On the other hand, a B2C business creates shorter, often slightly more entertaining content, that aims to entertain and sometimes educate as well.
A review of a product on a highly targeted publication can include a call to action at the end to buy it and drive sales directly. It’s not needed to elongate the customer journey with additional steps in this case. Even if it’s a blog post on your site, you can have calls to action to directly buy a product that is relevant to that content piece.
Discounts play a much different role in B2B than in B2C.
In B2B usually, discounts are neither a deal breaker nor the push over the fence for a purchase. It’s more like a gesture of “good faith” or a nudge to switch someone from monthly to annual recurring billing.
If someone is slightly interested in a business software, they won’t try or purchase it due to a discount. However, giving 2 months free usage of your software on annual plans or a discount for specific large Annual Contracts for enterprise software is a sign of good faith and is appreciated.
On B2C though, coupons and discounts are major marketing tools. The reason is that when targeting consumers, discounts have a major influence over buying decision, especially if they make the customer feel like it’s a bargain.
Ecommerce marketers especially, are known to use discount coupons to both increase their sales and their average order value! Also, they might sell a product at a low-profit margin or no profit at all, in order to get new customers, to whom they can sell again and again.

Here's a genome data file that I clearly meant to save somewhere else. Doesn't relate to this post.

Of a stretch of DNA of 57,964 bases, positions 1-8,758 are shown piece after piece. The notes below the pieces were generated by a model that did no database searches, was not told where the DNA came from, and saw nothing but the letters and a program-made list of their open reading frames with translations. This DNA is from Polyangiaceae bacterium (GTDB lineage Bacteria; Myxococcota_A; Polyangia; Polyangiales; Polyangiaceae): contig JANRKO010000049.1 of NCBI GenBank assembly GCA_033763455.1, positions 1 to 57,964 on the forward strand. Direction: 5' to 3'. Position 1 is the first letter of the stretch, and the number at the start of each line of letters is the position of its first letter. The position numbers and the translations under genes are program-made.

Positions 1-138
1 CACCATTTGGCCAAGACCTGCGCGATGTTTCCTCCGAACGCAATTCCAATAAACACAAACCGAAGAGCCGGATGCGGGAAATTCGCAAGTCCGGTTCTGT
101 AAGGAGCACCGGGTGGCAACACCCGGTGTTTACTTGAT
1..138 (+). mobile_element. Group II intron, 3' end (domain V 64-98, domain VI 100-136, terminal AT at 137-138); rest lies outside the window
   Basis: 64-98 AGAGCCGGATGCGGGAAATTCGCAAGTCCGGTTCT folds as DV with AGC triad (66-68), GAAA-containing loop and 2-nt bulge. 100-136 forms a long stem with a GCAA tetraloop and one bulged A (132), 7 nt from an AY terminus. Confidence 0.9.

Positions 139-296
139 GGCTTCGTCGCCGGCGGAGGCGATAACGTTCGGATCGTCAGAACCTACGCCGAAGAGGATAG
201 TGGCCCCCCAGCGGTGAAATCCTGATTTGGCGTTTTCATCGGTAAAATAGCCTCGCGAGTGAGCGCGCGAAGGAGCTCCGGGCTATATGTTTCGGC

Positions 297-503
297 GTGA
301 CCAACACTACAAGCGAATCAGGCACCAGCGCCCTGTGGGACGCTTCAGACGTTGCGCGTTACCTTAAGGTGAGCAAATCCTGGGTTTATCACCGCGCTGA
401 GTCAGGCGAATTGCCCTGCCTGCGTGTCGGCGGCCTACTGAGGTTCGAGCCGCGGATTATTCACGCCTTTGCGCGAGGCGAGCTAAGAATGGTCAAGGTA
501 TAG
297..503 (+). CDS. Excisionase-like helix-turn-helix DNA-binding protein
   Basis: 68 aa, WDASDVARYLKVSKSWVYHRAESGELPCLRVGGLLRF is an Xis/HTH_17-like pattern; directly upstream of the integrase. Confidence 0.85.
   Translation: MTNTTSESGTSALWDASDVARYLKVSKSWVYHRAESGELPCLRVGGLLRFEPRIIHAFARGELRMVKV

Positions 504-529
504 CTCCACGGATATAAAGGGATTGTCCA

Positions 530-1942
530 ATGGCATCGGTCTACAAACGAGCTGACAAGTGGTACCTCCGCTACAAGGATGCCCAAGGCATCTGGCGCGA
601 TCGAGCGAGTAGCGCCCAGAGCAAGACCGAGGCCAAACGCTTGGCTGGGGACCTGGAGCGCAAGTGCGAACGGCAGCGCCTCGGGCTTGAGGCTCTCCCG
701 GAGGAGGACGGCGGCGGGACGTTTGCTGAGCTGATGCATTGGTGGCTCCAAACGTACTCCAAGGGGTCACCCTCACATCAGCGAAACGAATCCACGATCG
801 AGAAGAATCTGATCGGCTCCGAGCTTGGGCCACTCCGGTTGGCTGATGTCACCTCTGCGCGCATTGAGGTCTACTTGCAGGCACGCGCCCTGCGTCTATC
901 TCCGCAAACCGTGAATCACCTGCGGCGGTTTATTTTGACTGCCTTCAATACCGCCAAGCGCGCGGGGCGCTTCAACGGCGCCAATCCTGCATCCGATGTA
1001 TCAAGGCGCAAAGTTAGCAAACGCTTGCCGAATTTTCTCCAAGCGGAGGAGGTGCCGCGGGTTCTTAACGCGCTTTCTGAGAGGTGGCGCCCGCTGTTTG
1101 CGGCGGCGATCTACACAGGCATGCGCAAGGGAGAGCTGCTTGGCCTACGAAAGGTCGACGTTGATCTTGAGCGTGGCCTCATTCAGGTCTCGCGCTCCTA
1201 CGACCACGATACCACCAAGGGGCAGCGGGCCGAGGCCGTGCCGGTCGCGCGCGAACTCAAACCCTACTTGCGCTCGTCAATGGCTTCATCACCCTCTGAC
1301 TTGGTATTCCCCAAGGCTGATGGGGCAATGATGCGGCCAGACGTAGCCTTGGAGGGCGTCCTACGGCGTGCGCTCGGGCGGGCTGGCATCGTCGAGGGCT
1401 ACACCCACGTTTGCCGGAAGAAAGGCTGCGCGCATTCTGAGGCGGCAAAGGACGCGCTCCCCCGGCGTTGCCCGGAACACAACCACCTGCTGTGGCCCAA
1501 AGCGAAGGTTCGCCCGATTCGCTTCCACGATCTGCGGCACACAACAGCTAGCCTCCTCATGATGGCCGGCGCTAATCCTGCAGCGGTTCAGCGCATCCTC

This kind of tactics usually won’t work in strict B2B.
I strongly believe that whenever someone talks about a marketing strategy or tactic, she should mention whether it’s intended for B2C or B2B businesses. In fact, in one of my posts on my personal blog I mention that B2B should also be divided in businesses targeting small biz and businesses going after medium and enterprise ones because there are huge differences in that as well.
More importantly, if you take nothing else from this article, always remember what Jim Collins said in his book “Good to Great”:
Great companies explore new technologies but don’t follow the hype blindly. They evaluate them and only invest in those that fit their long-term strategy and goals.
Apostle is a pure-blood Marketer. His job is to find a way when ostensibly there is none. Planning and executing A/B Tests, Email & Content Marketing along with alternative marketing techniques based on human psychology, all for the sake of customer success.